Probably most of us (especially the medieval history buffs) have seen it on television at some point or another. Indeed, it seems to be virtually compulsory in our age of gender equality and ‘girl power’ for girls to be depicted fighting with weapons in historical movies or dramas. After all, we have to show that women as just as good as men, and by proxy that means they have to be just as good as fighting too apparently. So from the flame headed Merida of Brave to the Cate Blanchett donning armour, from Maid Marion displaying her amazing propensity for martial arts as the Night-watchman in the BBC’s Robin Hood, to a digitally enhanced Keira Knightley running around as a leather bikini clad, paint daubed Guinivere we have a vast array of feisty female warriors in dramatic depictions of the Medieval era from Arthurian Britannia to Robin Hood’s Merrie England.
What are those of us who hold historical accuracy and plausibility in high esteem to think of such depictions? As a girl I don’t have any intrinsic problem with the notion of strong female characters, but I frankly just want to slap some of the heroines in drama who are more like walking embodiments of militant feminist ideology than real people, with a perpetual point to prove. Filmmakers certainly don’t want to depict the female sex universally as helpless shrinking violets shrieking at the sight a mouse, but sometimes the depiction of girl power seems to stretch beyond the boundaries of credibility.
Wouldn’t all that hair just get in the way?
Aside from rolling the eyes at the subjugation of history to political correctness, or the tyranny of the Hollywood notion of female perfection, one could just accept that such depictions may pseudo-historical claptrap hardly representative of the real roles, attitudes, expectations and reality for medieval females. Perhaps this is part of the problem- the notion that this class of women were hopelessly repressed is one that the media seeks to rally against with the women who defy what is expected of them. The historical truth (at least in some circumstances) may be surprising and reveal that neither perspective is entirely correct.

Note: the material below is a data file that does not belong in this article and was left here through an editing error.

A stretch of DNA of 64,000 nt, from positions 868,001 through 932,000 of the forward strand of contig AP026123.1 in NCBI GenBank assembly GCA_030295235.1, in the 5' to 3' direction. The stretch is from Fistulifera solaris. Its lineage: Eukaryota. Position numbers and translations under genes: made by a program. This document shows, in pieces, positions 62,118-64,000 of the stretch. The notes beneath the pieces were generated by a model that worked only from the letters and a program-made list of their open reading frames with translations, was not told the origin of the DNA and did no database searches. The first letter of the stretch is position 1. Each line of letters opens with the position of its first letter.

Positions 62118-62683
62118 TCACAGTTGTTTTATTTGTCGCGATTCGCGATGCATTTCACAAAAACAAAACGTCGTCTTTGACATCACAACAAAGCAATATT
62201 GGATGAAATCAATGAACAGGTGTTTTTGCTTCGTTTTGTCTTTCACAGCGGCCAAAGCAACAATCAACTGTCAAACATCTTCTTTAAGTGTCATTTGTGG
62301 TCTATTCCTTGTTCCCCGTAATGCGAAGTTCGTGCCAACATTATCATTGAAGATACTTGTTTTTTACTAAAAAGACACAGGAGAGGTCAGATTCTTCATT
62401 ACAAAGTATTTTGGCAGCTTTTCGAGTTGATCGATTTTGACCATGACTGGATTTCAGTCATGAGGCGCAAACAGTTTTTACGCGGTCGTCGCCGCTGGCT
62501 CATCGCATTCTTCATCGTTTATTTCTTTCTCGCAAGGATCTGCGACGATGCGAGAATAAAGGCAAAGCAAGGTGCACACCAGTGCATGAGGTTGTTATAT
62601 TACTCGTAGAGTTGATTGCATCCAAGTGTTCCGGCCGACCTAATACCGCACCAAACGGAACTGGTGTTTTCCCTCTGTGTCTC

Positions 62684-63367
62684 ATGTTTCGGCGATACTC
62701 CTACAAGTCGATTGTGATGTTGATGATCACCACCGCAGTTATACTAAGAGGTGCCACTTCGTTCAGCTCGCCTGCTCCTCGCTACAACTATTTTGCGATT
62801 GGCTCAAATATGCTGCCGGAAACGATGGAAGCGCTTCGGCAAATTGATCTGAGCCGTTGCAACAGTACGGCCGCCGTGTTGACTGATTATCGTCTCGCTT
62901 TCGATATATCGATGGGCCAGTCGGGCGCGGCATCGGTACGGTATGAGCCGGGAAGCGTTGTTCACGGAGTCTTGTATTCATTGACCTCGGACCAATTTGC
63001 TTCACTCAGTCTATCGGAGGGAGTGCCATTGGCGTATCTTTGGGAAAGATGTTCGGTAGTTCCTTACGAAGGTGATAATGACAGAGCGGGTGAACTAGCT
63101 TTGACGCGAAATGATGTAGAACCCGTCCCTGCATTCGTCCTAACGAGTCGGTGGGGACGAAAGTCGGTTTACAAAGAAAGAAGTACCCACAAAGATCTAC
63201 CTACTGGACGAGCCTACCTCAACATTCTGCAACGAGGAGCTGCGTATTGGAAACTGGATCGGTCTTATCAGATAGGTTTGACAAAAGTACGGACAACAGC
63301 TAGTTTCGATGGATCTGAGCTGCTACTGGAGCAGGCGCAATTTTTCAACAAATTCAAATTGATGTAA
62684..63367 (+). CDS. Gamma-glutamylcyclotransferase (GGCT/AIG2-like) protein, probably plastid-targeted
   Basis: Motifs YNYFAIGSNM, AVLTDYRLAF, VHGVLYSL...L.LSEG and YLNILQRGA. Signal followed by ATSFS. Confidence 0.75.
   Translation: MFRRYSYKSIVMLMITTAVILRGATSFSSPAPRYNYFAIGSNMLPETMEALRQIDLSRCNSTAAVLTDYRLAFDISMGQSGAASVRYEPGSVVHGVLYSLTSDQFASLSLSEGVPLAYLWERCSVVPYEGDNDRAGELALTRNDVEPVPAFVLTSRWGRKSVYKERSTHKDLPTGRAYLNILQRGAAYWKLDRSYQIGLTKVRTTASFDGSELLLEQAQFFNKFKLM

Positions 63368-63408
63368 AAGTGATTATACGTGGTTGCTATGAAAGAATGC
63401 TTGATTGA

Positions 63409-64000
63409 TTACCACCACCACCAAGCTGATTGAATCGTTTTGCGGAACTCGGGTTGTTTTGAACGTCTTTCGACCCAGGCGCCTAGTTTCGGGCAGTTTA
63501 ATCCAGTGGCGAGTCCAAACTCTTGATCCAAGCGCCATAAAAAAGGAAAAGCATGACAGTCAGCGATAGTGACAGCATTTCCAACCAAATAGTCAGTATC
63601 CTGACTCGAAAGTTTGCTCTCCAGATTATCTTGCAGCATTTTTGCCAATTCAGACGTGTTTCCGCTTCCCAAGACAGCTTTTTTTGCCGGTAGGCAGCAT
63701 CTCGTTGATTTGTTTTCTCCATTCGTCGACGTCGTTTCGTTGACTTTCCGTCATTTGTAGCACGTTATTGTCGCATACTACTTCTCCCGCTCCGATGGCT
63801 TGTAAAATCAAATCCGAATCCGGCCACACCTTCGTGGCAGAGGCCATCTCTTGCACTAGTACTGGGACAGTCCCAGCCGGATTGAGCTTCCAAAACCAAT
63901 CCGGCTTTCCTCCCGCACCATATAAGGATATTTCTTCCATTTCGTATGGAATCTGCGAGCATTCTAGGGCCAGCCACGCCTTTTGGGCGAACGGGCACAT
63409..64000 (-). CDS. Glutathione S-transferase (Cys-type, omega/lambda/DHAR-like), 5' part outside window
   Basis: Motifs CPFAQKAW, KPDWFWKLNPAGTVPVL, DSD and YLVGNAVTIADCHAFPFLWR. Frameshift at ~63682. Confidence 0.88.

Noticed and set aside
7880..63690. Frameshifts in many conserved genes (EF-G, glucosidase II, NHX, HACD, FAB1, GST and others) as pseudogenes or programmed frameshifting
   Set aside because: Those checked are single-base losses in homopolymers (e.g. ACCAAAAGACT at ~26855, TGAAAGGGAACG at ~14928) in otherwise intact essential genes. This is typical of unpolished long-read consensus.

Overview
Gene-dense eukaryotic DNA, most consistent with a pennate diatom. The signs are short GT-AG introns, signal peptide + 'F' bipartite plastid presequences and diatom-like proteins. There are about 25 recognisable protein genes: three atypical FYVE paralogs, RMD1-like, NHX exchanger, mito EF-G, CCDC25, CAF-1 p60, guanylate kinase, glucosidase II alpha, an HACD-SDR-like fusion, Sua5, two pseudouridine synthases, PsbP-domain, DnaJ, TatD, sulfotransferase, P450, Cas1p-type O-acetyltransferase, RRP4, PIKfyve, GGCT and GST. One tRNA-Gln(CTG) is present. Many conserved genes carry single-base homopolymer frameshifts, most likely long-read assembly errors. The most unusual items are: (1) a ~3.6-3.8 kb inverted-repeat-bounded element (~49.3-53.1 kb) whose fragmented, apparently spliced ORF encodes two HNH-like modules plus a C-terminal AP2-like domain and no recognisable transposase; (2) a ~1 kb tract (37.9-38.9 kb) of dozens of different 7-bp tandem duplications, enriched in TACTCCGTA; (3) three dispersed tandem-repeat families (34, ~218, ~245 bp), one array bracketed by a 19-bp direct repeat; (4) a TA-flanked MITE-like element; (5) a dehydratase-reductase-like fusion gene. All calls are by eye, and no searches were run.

Christine de Pisan, the prolific fifteenth century French writer gives the following advice to a Baroness at least.
“It is also fitting for her to have the spirit of a man. This means she ought not only be educated entirely indoors, nor in only the great feminine virtues…. Her men should be able to rely on her for all kinds of protection in the absence of their Lord, in a situation where anyone would offer to do them any harm”.
To this end the lady in question should:
“know how to use weapons and be familiar with everything that pertains to them, so that she might be ready to command her men if the need arises. She should know how to launch an attack or defend against one, if the situation calls for it. She should take care that her fortresses are well garrisoned… She should consider what manpower she has to call upon with confidence if the situation warrants it, and for which she will not have to wait for in vain or accept empty promises… she will give courage to her men-at-arms by her eloquent words and inspire them to be good and loyal and do well.”
Empress Maud may have led armies, but I doubt she looked as glamorous (or young) as this.